By William Elliott, MD, FACP, and James Chan, PharmD, PhD

Dr. Elliott is Assistant Clinical Professor of Medicine, University of California, San Francisco.
Dr. Chan is Associate Clinical Professor, School of Pharmacy, University of California, San Francisco.

The FDA has approved the first-in-class selective kappa opioid receptor (KOR) agonist for the treatment of moderate-to-severe pruritus in adults undergoing hemodialysis (i.e., uremic pruritus). Difelikefalin is a synthetic peptide marker. It received a breakthrough therapy designation and priority review. It is marketed as Korsuva.


Difelikefalin can be prescribed to treat moderate-to-severe pruritus associated with chronic kidney disease in adults undergoing hemodialysis.1 Difelikefalin has not been studied for use in peritoneal dialysis and is not recommended for use in this population.1


The recommended dose is 0.5 mcg/kg given by intravenous bolus into the venous line of the dialysis circuit at the end of each hemodialysis treatment.1 Difelikefalin is available as a single dose (65 mcg in a 1.3 mL vial).


Difelikefalin is the first approved pharmacological treatment for uremic pruritus. In clinical trials, difelikefalin improved itch intensity and itch-related quality of life, including sleep.1-3 Difelikefalin produces no detectable activity at mu or delta opioid receptors that might be associated with dependency.2


Adverse reactions reported with greater frequency than placebo were diarrhea (9% vs. 5.7%), dizziness (6.8% vs. 3.8%), nausea (6.6% vs. 4.5%), gait disturbance (including falls; 6.6% vs. 4.5%), mental status change (3.1% vs. 1.4%), and hyperkalemia in subjects on concomitant opioids (11.7% vs. 6.2%).1


KORs are believed to play an important role in chronic pruritus.4 Therefore, KORs are a reasonable target for pharmacological intervention. The efficacy of difelikefalin was evaluated in two randomized, double-blind, placebo-controlled, 12-week trials in adults (≥ age 18 years) with moderate-to-severe pruritus undergoing hemodialysis.1,2 Subjects (n = 378 in Trial 1, n = 472 in Trial 2) were randomized to difelikefalin or placebo three times weekly. Efficacy was based on the percentage of subjects achieving a 4-point or greater improvement from baseline in the weekly mean of the daily 24-hour, 11-point, Worst Itch Numeric Rating Scale (WI-NRS) score at week 12. Baseline was defined as the mean of the scores collected during the seven days before randomization. Rating of itch ranged from 0 (no itch) to 10 (worst itch imaginable). Percentages achieving efficacy endpoint were 40% vs. 21% in Trial 1 (baseline mean, 7.1 ± 1.5) and 37% vs. 26% in Trial 2 (baseline mean, 7.2 ± 1.4) for difelikefalin and placebo, respectively. Reduction in itch was observed by week 4 and sustained through week 12.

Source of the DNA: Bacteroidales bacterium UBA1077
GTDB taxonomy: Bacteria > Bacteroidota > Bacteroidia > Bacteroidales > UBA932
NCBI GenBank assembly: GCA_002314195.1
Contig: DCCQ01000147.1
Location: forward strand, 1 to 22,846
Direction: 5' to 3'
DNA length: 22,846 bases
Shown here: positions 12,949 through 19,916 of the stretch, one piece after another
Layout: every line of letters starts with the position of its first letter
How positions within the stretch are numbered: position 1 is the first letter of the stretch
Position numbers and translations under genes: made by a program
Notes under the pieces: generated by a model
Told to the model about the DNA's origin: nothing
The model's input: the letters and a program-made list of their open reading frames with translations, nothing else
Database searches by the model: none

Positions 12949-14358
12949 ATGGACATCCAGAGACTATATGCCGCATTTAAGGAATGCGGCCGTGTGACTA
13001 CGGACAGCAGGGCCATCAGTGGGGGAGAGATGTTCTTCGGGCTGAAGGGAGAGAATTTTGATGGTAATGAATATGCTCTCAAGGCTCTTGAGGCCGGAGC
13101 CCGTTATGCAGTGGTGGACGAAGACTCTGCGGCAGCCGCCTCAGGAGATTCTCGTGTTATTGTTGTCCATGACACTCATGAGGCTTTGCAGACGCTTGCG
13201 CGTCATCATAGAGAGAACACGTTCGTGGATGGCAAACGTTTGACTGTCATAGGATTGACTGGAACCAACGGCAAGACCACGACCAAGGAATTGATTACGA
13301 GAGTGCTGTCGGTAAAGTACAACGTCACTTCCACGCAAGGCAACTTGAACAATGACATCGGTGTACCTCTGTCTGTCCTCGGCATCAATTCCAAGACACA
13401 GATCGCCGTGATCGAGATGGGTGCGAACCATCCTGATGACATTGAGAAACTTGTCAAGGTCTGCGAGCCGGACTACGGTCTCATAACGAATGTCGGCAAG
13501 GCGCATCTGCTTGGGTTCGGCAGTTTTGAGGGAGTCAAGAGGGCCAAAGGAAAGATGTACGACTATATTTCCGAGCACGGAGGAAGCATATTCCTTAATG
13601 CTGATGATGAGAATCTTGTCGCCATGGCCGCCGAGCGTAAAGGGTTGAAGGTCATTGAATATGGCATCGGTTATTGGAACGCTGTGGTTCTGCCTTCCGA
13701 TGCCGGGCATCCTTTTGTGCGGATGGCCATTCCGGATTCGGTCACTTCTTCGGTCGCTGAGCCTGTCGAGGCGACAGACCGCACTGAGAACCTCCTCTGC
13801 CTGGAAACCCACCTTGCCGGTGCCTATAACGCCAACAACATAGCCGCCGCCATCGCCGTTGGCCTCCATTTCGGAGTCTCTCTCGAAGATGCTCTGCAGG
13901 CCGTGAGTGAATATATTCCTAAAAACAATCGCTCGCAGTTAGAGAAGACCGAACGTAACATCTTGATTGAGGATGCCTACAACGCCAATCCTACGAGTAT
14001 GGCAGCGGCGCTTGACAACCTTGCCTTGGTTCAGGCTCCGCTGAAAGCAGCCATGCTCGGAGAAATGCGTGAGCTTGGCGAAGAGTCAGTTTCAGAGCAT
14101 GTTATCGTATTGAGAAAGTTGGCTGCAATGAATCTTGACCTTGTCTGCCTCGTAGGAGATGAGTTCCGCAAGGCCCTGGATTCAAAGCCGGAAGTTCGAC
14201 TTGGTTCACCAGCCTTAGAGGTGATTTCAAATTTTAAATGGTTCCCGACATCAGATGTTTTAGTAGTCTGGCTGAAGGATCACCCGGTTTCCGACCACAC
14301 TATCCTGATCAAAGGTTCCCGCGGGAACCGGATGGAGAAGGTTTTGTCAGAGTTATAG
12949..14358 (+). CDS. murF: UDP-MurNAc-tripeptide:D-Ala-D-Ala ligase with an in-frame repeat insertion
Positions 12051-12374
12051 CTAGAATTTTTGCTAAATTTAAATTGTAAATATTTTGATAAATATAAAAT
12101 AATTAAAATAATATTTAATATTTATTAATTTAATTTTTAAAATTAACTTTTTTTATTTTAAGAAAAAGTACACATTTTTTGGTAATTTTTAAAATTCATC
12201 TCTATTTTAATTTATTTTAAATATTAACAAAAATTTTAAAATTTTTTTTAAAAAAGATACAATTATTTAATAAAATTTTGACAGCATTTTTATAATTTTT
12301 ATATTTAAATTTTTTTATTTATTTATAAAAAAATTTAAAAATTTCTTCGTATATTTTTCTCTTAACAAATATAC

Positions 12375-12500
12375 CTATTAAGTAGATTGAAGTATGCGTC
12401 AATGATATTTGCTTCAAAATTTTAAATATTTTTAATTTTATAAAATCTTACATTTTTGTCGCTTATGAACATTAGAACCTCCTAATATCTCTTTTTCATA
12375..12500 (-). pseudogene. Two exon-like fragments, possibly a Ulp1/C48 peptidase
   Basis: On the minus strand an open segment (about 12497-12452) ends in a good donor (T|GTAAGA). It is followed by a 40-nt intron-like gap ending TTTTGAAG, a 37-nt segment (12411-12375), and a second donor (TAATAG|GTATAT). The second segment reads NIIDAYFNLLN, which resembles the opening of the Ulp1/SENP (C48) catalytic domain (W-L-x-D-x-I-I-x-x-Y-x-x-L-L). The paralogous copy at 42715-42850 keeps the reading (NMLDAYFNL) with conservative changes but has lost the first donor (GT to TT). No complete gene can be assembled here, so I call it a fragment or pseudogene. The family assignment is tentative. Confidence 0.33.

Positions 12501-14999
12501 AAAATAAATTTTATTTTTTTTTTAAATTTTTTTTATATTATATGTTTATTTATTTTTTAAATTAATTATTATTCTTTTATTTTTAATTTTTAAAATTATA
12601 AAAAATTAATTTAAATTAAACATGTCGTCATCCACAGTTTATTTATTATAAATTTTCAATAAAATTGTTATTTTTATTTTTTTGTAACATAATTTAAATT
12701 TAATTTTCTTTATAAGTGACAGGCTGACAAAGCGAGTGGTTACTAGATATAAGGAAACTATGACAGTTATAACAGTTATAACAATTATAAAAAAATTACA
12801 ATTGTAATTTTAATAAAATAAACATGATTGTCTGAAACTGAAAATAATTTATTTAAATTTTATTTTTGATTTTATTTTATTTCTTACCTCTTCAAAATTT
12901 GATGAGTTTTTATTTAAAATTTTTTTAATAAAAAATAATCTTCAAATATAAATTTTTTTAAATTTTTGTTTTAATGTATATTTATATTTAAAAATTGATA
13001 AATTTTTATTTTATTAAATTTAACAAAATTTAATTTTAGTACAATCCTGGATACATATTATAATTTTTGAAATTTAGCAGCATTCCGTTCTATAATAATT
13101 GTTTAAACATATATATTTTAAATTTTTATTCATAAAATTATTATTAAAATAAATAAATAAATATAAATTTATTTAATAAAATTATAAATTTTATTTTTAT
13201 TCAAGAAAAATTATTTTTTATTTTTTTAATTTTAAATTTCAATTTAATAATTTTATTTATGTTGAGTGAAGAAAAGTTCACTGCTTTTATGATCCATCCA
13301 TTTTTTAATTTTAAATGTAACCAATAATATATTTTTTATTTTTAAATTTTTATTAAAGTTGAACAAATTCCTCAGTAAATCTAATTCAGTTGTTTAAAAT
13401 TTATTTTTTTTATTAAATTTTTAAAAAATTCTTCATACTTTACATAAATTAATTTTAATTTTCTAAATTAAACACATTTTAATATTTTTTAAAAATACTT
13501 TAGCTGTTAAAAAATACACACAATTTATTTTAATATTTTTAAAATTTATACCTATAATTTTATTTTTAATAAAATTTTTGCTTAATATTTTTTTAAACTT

Pruritus is highly prevalent in patients with chronic kidney disease and end-stage renal disease.5 It affects more than 60% of patients on hemodialysis, with 20% to 40% experiencing moderate-to-severe pruritus.2 Pruritus is associated with worse quality of life, poor sleep, depression, and higher mortality rates.5 The pathogenesis is poorly understood, with various proposed mechanisms involved, including immune-mediated effect, increase in the level of histamine, eosinophils and mast cells, peripheral nervous system dysfunction, and imbalance in mu and kappa receptor activity.5 Current off-label pharmacologic interventions include oral antihistamines and gabapentin/pregabalin, with limited and some benefit, respectively.5,6 Difelikefalin provides a new agent that targets KOR and is the only FDA-approved drug for this condition. An oral form of difelikefalin is under evaluation. The cost for difelikefalin was unavailable at the time of this review.


  1. Cara Therapeutics, Inc. Difelikefalin prescribing information. August 2021.
  2. Fishbane S, Jamal A, Munera C, et al. A phase 3 trial of difelikefalin in hemodialysis patients with pruritus. N Engl J Med 2020;382:222-232.
  3. Fishbane S, Mathur V, Germain MJ, et al. Randomized controlled trial of difelikefalin for chronic pruritus in hemodialysis patients. Kidney Int Rep 2020;5:600-610.
  4. Phan NQ, Lotts T, Antal A, et al. Systemic kappa opioid receptor agonists in the treatment of chronic pruritus: A literature review. Acta Derm Venereol 2012;92:555-560.
  5. Shirazian S, Aina O, Park Y, et al. Chronic kidney disease-associated pruritus: Impact on quality of life and current management challenges. Int J Nephrol Renovasc Dis 2017;10:11-26.
  6. Rayner HC, Larkina M, Wang M, et al. International comparisons of prevalence, awareness, and treatment of pruritus in people on hemodialysis. Clin J Am Soc Nephrol 2017;12:2000-2007.